This document provides a brief overview of the issues affecting postsecondary success for Native American, Alaska Native, and Native Hawaiian students, including a summary of current research and practices; some relevant data; and a definition of related terms. The summary of research is divided into two areas: education programs that prepare students for successful postsecondary experiences and successful postsecondary models, including higher education and employment.
Drs. Keira Ballantyne and Mari Rasmussen provide a basic introduction to the indigenous languages of north American and the Pacific. They share web-based technical assistance directories listing centers and organizations which provide support for these languages. They also demonstrate how to use the online Resource Library of the National Clearinghouse for English Language Acquisition (NCELA) and share resource lists developed through this library. The Resource Library is a collection of approximately 22,000 documents covering the education of culturally and linguistically diverse students.
The Native American and Alaska Native Children in Schools Grant Program Directors meeting, sponsored by the Office of English Language Acquisition, was held September 30, 2011, at the U.S. Department of Education Headquarters in Washington, DC. The event brought together all 22 grantees to hear discussions on the following topics: annual performance reports, data collection, grant management, and the newly created virtual Community of Practice launched in September 2011. It also provided an opportunity for grantees to meet and interact with their counterparts from all over the country.
This issue of AccELLerate! highlights two Office of English Language Acquisition (OELA) grant programs—the National Professional Development (NPD) program and the Native American and Alaska Native Children in School (NAM) program. This issue looks at some of the past, ongoing, and new projects funded through these programs and presents a variety of strategies that fall under two general topic areas—(1) professional development and (2) support for Native American and Alaska Native (NA/AN) students.
This webinar highlights collaborative efforts made by a district in Arizona working with Native American youth. Dr. Louise Lockard discusses “what works” when teaching and working with Native American youth and provides examples from the Diné Dual Language Teachers Professional Development Program implemented at the Northern Arizona University. As a Title III National Professional Development grant recipient, she will addresses some frequently asked questions by education professionals working with the Native American and Alaska Native student population. Insight, strategies and ideas from her experience will be provided.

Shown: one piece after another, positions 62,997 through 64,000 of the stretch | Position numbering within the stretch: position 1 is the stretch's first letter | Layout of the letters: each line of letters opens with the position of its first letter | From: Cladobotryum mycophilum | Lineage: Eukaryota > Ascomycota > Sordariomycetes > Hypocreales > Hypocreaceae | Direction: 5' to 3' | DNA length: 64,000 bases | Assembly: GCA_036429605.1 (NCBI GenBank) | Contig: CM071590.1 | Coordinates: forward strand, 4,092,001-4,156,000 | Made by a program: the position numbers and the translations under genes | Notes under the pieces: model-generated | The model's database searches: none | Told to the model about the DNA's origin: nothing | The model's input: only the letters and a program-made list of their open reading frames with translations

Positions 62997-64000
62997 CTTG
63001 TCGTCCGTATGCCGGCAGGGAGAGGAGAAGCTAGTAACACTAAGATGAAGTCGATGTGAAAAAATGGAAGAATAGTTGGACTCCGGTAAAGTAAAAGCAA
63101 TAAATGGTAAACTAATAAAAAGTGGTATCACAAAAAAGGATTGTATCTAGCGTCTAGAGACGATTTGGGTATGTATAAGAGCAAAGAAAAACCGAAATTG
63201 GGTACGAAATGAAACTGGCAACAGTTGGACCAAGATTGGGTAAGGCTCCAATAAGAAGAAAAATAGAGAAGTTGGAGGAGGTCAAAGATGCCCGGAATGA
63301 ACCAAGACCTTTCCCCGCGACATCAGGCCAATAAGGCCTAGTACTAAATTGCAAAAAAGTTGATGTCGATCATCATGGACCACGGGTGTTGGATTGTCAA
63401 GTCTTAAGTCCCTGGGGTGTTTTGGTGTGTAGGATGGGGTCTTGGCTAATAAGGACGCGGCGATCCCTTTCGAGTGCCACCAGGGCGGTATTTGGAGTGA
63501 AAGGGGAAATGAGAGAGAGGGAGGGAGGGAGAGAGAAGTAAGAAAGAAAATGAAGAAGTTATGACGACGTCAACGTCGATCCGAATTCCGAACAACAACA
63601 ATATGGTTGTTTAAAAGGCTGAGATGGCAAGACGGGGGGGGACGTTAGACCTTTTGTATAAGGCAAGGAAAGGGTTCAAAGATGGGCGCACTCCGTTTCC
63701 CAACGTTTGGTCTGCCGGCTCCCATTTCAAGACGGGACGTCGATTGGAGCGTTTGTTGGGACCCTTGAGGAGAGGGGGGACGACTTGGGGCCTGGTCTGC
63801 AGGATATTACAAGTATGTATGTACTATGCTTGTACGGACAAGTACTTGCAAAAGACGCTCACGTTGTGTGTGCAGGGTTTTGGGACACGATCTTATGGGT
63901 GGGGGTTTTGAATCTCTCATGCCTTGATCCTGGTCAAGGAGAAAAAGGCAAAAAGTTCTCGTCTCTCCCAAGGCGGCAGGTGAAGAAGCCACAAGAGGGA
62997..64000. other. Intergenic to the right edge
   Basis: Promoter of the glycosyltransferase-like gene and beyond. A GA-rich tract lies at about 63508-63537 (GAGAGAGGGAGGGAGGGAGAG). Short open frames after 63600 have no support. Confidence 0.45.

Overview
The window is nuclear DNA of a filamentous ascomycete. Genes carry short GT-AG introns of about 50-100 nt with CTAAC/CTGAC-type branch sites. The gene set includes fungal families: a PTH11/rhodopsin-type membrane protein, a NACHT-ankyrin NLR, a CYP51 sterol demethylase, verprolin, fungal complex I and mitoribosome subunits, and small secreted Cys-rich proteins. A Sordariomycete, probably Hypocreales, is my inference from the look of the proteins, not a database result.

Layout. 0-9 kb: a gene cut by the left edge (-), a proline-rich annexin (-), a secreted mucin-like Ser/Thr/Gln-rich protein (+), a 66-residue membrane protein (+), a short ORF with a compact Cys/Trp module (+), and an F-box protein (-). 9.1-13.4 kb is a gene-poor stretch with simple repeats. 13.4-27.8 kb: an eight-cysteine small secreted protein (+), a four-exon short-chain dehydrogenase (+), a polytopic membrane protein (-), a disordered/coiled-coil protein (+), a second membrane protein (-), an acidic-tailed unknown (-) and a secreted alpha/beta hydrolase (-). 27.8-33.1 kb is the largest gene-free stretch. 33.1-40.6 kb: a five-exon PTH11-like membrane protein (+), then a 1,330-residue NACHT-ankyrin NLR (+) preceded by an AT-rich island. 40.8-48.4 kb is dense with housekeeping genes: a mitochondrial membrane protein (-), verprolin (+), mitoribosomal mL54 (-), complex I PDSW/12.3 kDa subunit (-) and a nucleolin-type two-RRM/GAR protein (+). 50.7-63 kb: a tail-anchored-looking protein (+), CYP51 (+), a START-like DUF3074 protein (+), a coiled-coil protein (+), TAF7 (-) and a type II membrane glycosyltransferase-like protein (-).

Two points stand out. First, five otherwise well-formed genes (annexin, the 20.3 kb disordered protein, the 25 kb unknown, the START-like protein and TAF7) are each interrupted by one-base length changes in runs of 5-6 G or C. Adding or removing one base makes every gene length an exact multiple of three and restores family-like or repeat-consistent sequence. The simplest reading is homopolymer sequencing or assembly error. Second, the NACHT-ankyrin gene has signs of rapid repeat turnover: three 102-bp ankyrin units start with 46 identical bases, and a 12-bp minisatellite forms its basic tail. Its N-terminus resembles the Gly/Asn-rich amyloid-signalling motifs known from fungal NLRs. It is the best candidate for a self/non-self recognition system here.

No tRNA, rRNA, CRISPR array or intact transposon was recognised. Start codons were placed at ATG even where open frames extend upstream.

This webinar will present an overview of what it means to engage Native American youth in learning. Dr. Jon Reyhner will discuss some key considerations that should be taken into account when engaging Native American youth in learning. Discussion of perceptions of learning and cultural perspectives on education will be provided as well as what works best to engage and motivate Native American youth. Insight, strategies and ideas from his years of experiences working with Native American populations will be provided.
This webinar will present an overview of current education development in teaching Native American Language and Culture. Robin Butterfield will discuss some key considerations that should be taken by education professionals when working with and teaching Native American culture especially in the areas of leadership development. Nāmaka Rawlins, will provide strategies and ideas from the Hawaiian model on teaching Native American language. She will stress best practices and address some of the Native American language issues. Both will share and discuss appropriate strategies, ideas and models that seem to work best with Native American ELs.
This NCELA webinar features a Title III Native American Children in Schools Program in Welling, Oklahoma. Sharon Ballew and Pam Henley provide information regarding appropriate reading strategies for ELs, specifically Native Americans. Additionally, “best-practices” are discussed and attendees learn instructional strategies that compliment the learning styles of Native American students, how to create engaged learners, and are presented with comprehension strategies and graphic organizers that are effective.
National Clearinghouse for English Language Acquisition (NCELA) - 8757 Georgia Avenue, Suite 460, Silver Spring, MD 20910 Phone: 1-866-347-6864 firstname.lastname@example.org • www.ncela.ed.gov